Maternal and child nutrition is a key driver for sustainable development, yet about 155 million children worldwide are still stunted (children below average height for their age). According to the 2008 Lancet Maternal and Child Undernutrition Series  “more than a third of child deaths and 11% of the total diseases burden worldwide are due to maternal and child undernutrition.”
More recent estimates  released in May 2017 by UNICEF, WHO, and World Bank suggest that number of children under 5 stunted has decreased from 254.2 million in 1990 to 154.8 million in 2016. While this a great progress in the last 26 years, 154.8 million stunted children is still a staggering number.
Source: WHO, UNICEF, World Bank
It’s imperative that governments around the world prioritize maternal and child health. With high political commitment and right polices and by empowering and educating women, countries hold great potential in preventing stunting and scaling up nutrition. Without adequate support malnourished child may face life-threatening conditions caused by stunting, wasting, or both. Although undernutrition is a preventable cause many countries still haven’t prioritized it in their public health agenda.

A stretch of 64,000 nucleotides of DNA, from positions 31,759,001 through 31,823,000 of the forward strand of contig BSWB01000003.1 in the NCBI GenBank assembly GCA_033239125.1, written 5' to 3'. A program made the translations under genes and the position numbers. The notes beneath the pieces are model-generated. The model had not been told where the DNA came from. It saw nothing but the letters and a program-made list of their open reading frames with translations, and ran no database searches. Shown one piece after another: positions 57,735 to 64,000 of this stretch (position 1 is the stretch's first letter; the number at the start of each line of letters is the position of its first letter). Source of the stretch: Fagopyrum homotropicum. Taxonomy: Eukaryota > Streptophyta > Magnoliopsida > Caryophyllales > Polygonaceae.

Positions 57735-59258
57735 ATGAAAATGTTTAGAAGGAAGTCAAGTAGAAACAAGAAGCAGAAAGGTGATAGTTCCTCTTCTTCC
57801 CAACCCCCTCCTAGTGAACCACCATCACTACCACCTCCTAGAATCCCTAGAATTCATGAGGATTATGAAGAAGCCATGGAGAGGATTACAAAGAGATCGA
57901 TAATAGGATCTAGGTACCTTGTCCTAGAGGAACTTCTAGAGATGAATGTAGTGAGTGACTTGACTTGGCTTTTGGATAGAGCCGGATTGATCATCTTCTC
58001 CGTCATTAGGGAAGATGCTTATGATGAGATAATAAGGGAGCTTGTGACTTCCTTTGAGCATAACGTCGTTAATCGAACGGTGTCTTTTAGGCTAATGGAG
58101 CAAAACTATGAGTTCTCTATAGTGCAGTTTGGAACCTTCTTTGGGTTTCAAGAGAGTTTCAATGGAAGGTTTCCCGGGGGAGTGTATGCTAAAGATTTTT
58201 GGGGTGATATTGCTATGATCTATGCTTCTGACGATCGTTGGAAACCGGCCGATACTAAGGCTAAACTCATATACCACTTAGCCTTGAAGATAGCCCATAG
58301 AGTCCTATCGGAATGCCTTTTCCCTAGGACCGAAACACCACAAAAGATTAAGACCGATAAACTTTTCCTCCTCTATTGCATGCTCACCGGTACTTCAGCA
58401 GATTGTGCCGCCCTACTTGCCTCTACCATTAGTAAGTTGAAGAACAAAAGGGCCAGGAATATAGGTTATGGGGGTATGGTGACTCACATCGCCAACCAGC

There are various organizations fighting hunger and malnutrition and raising awareness on the issues of maternal and child nutrition, including 1,000 Days, GAIN, Scaling Up Nutrition Movement, Bill and Melinda Gates Foundation, Zero Hunger Challenge (launched in 2012 by then UN Secretary-General Ban Ki-moon) and many others.
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